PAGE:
Some People Drink Coffee . . . .


I drink Whoop-Ass in a Can
As I'm sitting here drinking my Whoop-Ass in a Can, I'm thinking again about The Fifth Discipline.  Training resumes on Monday, when I will adopt an 8-week maintenance plan on my way to a 20-week Half Iron plan.  Needless to say, I am feeling a bit on the lazy side from not really working out.  I know I need the rest, but I'm ready to really get back into a workout routine. 

I feel pretty . . . well . . . fat.  There's just no nice word FOR it.

 
Me at Miami Man at 168
As it is for most women, my weight a complex subject, further complicated by my lack of a thyroid.  I could explain that I am currently at the 3rd-heaviest weight in my life, but I have lost 16 pounds since my surgery last year, that I have lost 5 pounds eating clean, but that technically it's only 3, but even that's not really a loss because it's only a return to triathlon training weight  . . .  and then, as I type all this, something in my head says who gives a shit if people know what the f*(k you weigh?

 I mean, you all know I'm an Athena, so you all know I'm over 150 pounds, and you know I have no thyroid, and you've seen pictures of me - so, no doubt, you could make estimates in your head.  

At my graduation awards
ceremony at 175+


Besides, to be completely honest, I've gotten past the point in my life where the numbers on the scale matter.  Now, what really matters is being comfortable in my own skin - being comfortable in my clothes and in the mirror are secondary.

So I'll skip the fol-de-rol and tell you that I am currently tipping the scales at about 164 pounds.  During my thyroid woes, before the surgery, I was in the high 170s, and at the time of my radioactive iodine treatments, I had gained several pounds and was about 182.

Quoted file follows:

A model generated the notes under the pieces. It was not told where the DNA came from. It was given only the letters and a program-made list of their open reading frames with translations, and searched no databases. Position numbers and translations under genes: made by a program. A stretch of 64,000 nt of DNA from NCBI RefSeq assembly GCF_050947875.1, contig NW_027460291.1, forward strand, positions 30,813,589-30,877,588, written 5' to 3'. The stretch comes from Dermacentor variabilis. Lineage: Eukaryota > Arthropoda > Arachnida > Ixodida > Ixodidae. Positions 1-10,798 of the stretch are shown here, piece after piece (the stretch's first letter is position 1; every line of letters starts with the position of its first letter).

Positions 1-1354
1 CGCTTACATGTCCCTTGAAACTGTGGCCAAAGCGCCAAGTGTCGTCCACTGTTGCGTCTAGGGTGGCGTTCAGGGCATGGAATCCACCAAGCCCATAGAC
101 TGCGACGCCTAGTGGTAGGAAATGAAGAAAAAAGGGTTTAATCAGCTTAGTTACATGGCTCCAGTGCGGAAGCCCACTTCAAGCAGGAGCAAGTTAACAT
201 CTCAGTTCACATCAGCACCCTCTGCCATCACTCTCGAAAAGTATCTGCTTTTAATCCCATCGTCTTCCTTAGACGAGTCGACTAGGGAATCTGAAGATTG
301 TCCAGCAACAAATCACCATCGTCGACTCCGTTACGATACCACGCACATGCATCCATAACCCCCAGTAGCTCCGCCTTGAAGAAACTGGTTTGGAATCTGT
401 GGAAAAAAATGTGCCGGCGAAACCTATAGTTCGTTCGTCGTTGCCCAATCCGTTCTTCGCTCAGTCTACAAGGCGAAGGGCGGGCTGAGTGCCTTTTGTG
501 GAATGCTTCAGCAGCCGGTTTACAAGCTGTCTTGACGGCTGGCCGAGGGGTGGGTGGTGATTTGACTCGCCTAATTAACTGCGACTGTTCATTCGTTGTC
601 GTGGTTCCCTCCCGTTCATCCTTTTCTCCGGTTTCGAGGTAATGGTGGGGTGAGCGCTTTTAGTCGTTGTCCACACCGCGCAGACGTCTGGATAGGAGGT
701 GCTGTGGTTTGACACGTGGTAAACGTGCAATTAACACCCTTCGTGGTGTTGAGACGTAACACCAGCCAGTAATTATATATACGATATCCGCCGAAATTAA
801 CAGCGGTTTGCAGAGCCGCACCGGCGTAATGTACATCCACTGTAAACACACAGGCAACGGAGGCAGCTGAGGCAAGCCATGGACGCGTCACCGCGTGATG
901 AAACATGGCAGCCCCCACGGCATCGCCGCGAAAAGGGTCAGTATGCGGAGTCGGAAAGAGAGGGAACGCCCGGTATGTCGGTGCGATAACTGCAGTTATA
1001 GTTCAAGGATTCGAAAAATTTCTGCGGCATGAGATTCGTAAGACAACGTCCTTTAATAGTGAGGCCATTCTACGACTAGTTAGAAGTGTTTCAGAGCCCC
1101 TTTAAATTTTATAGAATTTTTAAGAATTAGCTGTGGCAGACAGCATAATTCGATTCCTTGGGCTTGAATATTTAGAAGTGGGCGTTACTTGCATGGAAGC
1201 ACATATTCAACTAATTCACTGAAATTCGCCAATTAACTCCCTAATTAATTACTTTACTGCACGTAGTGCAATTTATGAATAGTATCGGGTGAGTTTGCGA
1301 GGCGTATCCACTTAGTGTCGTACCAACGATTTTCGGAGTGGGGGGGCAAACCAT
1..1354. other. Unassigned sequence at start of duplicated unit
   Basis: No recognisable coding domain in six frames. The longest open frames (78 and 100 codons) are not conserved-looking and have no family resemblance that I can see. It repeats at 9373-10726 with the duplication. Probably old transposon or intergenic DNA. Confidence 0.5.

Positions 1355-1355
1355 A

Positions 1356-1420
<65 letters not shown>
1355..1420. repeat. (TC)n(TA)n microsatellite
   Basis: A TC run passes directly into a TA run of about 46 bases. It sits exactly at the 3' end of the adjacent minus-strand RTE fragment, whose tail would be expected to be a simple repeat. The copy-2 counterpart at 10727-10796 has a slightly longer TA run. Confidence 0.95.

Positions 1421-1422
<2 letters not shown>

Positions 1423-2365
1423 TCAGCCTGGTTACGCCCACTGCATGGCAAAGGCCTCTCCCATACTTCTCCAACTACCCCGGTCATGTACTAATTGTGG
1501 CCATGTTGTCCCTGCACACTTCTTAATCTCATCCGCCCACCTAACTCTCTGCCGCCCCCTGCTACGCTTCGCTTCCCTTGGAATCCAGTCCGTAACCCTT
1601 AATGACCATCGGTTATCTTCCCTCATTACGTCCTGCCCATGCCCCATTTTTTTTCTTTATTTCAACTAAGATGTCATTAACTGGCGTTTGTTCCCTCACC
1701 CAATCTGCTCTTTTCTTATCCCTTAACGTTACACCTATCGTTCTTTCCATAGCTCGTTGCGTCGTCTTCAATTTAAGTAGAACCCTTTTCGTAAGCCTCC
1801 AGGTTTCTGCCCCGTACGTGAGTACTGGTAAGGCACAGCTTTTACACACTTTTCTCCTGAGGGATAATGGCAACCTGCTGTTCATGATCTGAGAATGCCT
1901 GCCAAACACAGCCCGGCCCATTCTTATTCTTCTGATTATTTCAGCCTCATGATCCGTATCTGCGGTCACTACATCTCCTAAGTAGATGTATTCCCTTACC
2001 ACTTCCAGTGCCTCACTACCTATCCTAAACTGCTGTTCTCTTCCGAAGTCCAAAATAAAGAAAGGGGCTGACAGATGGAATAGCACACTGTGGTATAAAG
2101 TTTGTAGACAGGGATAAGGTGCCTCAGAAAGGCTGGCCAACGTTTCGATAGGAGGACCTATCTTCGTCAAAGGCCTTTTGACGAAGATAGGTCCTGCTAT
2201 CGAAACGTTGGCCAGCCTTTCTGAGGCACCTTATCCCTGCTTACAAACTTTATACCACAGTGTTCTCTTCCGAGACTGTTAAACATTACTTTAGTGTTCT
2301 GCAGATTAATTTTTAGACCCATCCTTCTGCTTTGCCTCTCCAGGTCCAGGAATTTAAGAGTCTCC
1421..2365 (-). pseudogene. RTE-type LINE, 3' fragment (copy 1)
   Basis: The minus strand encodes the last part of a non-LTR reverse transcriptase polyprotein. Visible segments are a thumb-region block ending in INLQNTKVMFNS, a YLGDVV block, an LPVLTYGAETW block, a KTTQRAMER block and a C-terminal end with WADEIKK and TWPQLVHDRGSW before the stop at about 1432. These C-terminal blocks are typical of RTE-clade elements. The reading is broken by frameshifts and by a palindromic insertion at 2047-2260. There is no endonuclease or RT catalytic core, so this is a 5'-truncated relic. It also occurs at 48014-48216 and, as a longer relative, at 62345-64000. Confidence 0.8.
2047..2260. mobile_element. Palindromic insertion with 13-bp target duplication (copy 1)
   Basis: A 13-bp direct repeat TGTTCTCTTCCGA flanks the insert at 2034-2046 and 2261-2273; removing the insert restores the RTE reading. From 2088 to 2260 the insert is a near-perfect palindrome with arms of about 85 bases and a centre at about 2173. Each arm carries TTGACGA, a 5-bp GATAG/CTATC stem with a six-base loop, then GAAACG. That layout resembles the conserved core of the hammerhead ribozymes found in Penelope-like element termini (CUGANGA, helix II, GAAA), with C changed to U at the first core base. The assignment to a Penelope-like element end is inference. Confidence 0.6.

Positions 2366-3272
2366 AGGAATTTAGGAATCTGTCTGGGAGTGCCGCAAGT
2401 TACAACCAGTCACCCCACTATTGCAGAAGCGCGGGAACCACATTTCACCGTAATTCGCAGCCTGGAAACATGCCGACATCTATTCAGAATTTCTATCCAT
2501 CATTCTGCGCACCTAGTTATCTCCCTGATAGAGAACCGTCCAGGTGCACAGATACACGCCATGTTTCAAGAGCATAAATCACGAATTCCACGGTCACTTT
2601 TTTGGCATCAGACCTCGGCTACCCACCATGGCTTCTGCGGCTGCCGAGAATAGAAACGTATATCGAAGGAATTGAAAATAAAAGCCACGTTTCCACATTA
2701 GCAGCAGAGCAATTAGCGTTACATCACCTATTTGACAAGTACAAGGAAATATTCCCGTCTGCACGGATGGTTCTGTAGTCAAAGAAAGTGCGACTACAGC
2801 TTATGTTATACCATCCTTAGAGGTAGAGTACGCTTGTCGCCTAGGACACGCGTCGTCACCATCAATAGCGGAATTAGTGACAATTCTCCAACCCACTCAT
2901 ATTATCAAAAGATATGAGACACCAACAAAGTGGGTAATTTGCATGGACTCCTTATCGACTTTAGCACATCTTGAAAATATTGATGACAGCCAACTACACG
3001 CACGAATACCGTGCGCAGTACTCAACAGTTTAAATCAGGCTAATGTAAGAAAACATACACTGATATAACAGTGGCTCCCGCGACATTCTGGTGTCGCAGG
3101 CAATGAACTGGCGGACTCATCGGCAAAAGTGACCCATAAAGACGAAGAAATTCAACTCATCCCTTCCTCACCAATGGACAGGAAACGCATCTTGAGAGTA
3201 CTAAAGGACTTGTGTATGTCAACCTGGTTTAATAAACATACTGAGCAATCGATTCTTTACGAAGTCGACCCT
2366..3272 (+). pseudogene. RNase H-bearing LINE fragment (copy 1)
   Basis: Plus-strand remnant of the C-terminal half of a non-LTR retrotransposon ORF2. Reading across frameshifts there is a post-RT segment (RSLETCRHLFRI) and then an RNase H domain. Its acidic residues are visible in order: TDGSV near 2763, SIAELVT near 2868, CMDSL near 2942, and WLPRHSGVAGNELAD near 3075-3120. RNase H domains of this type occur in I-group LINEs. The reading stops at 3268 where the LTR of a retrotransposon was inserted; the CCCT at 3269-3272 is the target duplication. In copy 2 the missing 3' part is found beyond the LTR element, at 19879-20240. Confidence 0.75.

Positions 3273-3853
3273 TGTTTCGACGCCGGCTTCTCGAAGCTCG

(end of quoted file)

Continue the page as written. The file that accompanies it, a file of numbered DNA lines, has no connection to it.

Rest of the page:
Me on New Year's Eve at 168
As long as we're talking about numbers, I am proud to say that I have also become comfortable with my body fat, which is about 28%.  Body fat calculators expect women of my size the be about 45% body fat, and the American Council on Exercise considers anything over 32% obese.  Since between 25% and 31% are their "average", even though I am *quite* overweight for my height, I have ALWAYS maintained a healthy body fat percentage through exercise, even at 182. 

As anyone who's ever kicked an eating disorder can tell you, even after you recover from negatively associating all matters related to food, eating, and weight with negativity and anguish, you find that your self-talk needs to be stripped of the same habits (since, freqently, the self-talk was the foundation for the disordered eating.)  And returning to healthy thoughts about eating and about myself have been a lifelong task. 

I have almost completely covered the eating side.  However, even though my weight has become a neutral number, learning to discuss myself in uncharged, positive terms is another story altogether.


It's hard to eschew words like lame, lazy, stupid, etc. when describing even my weekend, because I grew up thinking that kind of language was harmless and acceptable.  If I focus on it, I can easily make non-judgemental subsitutions for my word choices.  But, if I don't, then my subconscious or unconscious takes over and I find myself making less-than-kind self-observations in an attempt to be succinct.

What I do know is this; if I have managed to become comfortable enough with myself to share my trials publicly, then I feel like I've conquered part of the battle.


Me Before New Orleans at 166

There's a great message to the new Lady Gaga song Born This Way.  Love her or hate her (or pop music in general), you can't deny the power of the lyrics:

Mama told me, when I was young
We are all born superstars
She rolled my hair and put my lipstick on
In the glass of her budoir
Nothin' wrong with lovin' who you are, she said,
'Cause he made you perfect, babe
Just hold your head up, girl, and you'll go far
Listen to me when I say:

I'm beautiful in my way, 'cause God makes no mistakes

I'm on the right track, baby, I was born this way
Don't hide yourself in regret, just love yourself and you're set

I'm on the right track, baby, I was born this way

. . . .Whether life's disablities left you outcast, bullied, or teased
Rejoice and love yourself today, 'cause baby, you were born this way . . .

I may not be there yet - but I'm on the right track, baby.

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